Date: Feb 27, 2013 10:27 PM
Author: namducnguyen
Subject: Re: Matheology ? 222 Back to the roots
On 26/02/2013 2:47 PM, Virgil wrote:

> In article <pk_Ws.104635$O02.20123@newsfe18.iad>,

> Nam Nguyen <namducnguyen@shaw.ca> wrote:

>

>> On 26/02/2013 1:16 AM, Virgil wrote:

>>> In article <m%XWs.20125$mC2.392@newsfe29.iad>,

>>> Nam Nguyen <namducnguyen@shaw.ca> wrote:

>>>

>>>> On 25/02/2013 10:25 PM, Virgil wrote:

>>>>> In article <SDWWs.99982$Hq1.27823@newsfe23.iad>,

>>>

>>>>> Since I said "not always", any such situation shows I am right.

>>>>

>>>> I think you misunderstood my point:

>>>>

>>>> In the context of language structure truth verification,

>>>> your original statement would _always_ fail: because for

>>>> Ex[P(x)] to be true, P(x0) must be true for some _example_ x0.

>>>

>>> To know that something must be true for some x0, it need not be known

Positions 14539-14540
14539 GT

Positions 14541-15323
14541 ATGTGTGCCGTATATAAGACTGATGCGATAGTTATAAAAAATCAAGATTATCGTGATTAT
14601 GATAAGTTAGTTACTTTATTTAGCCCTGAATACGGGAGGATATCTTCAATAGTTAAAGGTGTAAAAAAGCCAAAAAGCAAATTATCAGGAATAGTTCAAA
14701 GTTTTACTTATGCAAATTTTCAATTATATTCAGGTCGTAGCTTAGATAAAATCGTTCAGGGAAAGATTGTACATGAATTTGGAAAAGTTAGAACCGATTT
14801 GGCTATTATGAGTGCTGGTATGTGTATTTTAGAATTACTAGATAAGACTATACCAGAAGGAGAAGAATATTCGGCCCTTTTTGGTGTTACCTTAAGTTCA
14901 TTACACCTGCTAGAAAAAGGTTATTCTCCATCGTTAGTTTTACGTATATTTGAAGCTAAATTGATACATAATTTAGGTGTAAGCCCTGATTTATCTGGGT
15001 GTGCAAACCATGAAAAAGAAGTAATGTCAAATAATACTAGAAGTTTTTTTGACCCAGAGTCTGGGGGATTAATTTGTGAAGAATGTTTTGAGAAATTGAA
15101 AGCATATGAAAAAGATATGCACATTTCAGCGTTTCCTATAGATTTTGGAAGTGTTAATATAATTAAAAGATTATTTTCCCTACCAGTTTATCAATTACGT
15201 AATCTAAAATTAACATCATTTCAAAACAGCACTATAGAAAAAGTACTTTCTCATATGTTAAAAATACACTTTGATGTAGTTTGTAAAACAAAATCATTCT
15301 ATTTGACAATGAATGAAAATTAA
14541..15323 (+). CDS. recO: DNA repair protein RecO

>>> for which x0 it is true, only that it is true for SOME x0. Which was my

>>> original point!

>>

>> Then, can you construct a _language structure_ that would illustrate

>> your point?

>

> It is well known that there is an infinite decimal,

> x0, such that x0^2 = 2, but it is not known for which infinite decimal,

> x0, it is true.

Could you show me a language structure in which there's such an infinite

decimal?

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There is no remainder in the mathematics of infinity.

NYOGEN SENZAKI

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